It’s no secret that participation in the Supplemental Nutrition Assistance Program (SNAP) has experienced significant growth over the past 10 years. In fact, the December 2011 participation showed that 46.5 million people received SNAP benefits.
What has caused these increases? During 2011, the increases were primarily due to unemployment and more people in need as well as those recovering from natural disasters such as Hurricane Irene and tropical storm Lee who are receiving SNAP disaster benefits. SNAP was designed for just such situations. It expands to meet needs of families during tough economic times and contracts as circumstances improve. As the economy continues to improve and add jobs, families who are now struggling to put food on the table will no longer need assistance. Read more »
Did you know that the average DC commuter spends an average of 5.5 hrs each week stuck in traffic and that Americans around the country who commute to work emit approximately 1 ton of pollutants each year?
Telework helps to keep our skies blue and our roads open- all while still continuing to perform the important work we do each and every day at the Department of Agriculture.
And how important that is for all of us as USDA employees who work so hard to support the conservation of our natural resources, the preservation of our National forests and wildlife- not to mention to sustain our country’s agricultural production. By virtue of our commitment to USDA, to the American public who we serve and to our families and communities- we should all be committed to finding effective and efficient ways to work. Read more »
Chuck Leavell, a strong champion of sustainable forest management, has received many accolades for his support of forestry and conservation issues. He has turned his Charlane Plantation into a textbook tree farm. Photo credit: Photo provided courtesy of Chuck Leavell
Chuck Leavell may be known as the legendary keyboardist for the Rolling Stones and the Allman Brothers Band, but he’s just as proud of being a champion for tree stewardship and sustainable forest management. His conservation ethic, his forest advocacy and his personal stewardship of Charlane Plantation near Macon, Ga., were recognized Feb. 27 when the U.S. Forest Service proclaimed him an honorary forest ranger. Read more »
Katherine Tallmadge, DCMADA President, and Sarah Fisher, DCMADA PR Representative and the elementary students from DCPS schools (District of Columbia Public Schools), on Food Day.
Join Agriculture Secretary Tom Vilsack on March 8th in celebrating “What’s on My Plate?” Day and help raise public awareness of the importance of choosing nutritious foods for a healthy meal. If you haven’t already joined the network, become one of almost 6,000 of USDA’s MyPlate Community and National Strategic Partners, all of which are committed to promoting a diet that reflects the latest recommendations in the 2010 Dietary Guidelines for Americans and highlights the message behind the new MyPlate food icon. Be sure to put MyPlate into action by taking a photo of your healthful plates to share on Twitter with the hash-tag #MyPlate. Read more »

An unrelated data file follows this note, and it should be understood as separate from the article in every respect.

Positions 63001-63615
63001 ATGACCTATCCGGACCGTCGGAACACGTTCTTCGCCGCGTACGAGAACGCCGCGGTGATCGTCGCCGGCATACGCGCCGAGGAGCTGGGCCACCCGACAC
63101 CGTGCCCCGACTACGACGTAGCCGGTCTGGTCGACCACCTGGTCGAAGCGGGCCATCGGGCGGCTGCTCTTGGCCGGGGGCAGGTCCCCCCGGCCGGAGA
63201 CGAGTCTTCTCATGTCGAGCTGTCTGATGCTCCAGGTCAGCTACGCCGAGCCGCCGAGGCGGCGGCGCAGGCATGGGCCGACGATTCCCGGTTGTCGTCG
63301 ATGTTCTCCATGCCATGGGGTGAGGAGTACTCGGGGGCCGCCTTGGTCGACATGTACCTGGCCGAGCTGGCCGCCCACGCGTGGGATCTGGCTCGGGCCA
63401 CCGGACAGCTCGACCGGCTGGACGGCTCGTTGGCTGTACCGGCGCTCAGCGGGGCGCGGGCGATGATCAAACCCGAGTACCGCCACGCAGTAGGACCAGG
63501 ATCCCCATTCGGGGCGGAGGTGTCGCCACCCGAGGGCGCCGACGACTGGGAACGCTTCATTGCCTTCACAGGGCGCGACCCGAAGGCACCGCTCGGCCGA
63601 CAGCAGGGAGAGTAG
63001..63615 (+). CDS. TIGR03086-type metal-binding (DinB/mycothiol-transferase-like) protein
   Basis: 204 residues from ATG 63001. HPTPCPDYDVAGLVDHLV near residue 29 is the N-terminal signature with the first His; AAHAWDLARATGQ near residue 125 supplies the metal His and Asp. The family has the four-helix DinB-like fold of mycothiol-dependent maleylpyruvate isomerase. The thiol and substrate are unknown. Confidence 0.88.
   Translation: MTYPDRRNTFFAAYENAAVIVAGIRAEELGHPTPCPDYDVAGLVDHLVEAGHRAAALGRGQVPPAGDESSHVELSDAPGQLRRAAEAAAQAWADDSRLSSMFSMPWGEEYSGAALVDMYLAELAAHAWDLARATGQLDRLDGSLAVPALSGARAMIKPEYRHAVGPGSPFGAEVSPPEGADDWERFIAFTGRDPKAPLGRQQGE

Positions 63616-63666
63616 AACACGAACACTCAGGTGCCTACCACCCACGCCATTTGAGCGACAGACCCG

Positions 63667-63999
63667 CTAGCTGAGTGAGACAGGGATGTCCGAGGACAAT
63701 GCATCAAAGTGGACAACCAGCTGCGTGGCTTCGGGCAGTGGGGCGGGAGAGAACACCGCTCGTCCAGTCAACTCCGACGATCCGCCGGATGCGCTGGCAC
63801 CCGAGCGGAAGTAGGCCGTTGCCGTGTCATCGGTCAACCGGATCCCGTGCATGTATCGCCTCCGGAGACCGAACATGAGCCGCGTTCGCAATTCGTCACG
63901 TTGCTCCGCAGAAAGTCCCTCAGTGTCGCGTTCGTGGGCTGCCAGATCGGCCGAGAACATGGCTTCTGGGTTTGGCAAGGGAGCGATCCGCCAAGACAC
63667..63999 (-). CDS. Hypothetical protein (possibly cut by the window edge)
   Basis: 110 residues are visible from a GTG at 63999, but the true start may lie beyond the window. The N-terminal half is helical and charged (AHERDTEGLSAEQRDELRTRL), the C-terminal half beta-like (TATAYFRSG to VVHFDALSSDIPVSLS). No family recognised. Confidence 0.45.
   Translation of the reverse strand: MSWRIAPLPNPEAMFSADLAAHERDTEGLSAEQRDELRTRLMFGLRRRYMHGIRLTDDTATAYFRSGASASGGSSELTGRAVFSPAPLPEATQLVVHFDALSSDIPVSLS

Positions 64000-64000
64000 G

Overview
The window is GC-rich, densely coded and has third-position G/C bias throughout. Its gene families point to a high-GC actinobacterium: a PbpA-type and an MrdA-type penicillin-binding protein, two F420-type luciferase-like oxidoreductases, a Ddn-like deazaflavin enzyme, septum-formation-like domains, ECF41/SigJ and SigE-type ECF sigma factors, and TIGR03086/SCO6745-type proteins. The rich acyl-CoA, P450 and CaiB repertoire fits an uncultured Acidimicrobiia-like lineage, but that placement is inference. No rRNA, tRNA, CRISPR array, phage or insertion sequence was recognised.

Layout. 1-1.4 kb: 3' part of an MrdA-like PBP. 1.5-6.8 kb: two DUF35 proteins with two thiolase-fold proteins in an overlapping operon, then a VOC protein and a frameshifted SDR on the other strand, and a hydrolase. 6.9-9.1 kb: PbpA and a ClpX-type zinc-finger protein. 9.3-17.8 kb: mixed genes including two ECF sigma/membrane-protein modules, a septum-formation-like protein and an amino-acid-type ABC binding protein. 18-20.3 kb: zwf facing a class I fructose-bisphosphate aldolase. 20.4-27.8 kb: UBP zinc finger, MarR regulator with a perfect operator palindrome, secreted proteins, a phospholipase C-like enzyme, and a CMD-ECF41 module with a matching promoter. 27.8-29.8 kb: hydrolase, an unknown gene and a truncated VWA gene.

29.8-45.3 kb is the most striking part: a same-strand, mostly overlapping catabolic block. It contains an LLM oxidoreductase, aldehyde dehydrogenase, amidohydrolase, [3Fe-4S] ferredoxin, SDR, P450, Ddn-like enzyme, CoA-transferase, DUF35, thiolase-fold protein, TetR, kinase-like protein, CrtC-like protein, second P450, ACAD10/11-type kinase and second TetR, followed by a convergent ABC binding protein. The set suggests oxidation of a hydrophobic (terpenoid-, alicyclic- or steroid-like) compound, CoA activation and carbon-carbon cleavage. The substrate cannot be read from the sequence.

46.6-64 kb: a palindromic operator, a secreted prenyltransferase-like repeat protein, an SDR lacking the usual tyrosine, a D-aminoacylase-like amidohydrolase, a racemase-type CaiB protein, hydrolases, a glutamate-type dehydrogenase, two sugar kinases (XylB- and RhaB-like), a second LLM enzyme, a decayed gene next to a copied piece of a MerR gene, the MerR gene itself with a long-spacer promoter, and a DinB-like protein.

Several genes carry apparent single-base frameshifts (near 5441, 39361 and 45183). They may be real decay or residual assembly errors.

Renee Picanso, NASS Census and Survey Division Director
This post is part of the Science Tuesday feature series on the USDA blog. Check back each week as we showcase stories and news from the USDA’s rich science and research portfolio.
This is National Agriculture Week, an annual event that gives us a chance to honor the 3 million plus farmers and ranchers across the United States who work hard each day so that we have healthy and nutritious food on our plates. From the last Census of Agriculture in 2007, we learned that the number of farmers is actually growing. But how do we know that USDA is keeping pace with their needs? Read more »
National CARES Mentoring Movement founder and Editor-in-Chief Emeritus, Essence magazine, Susan Taylor (red coat), met for a cross-departmental discussion with Department of Agriculture and Department of Energy personnel in the Whitten Building, U.S. Department of Agriculture, in Washington, D.C., on Tuesday, February 28, 2012. This not-for-profit organization is dedicated to recruiting and connecting mentors with local youth and mentoring organizations to help guide under-resourced children to academic and social success across the country. This discussion provided a continuation of the White House Policy in Action conference that took place in November 2011. The focus of the discussion was about how existing federal programs and administration priorities can be leveraged with her organization, especially as it relates to science, technology, engineering and mathematics (STEM) literacy, education and rural youth. USDA Photo by Lance Cheung.
Last week, the U.S. Department of Agriculture held a cross-departmental discussion focusing on science, technology, engineering and mathematics (STEM) literacy with Susan Taylor of the National CARES Mentoring Network. Susan Taylor, Editor-in-Chief Emeritus of Essence magazine, founded the National CARES Mentoring Network while spending time in New Orleans after Hurricane Katrina. While in New Orleans, Susan said that she learned that over 50% of African American fourth graders are functionally illiterate. Susan came to USDA to explain the need for literacy training and other academic enrichment support for under-resourced children in low-income families in order to help students develop a broad range of 21st century literacy skills. Read more »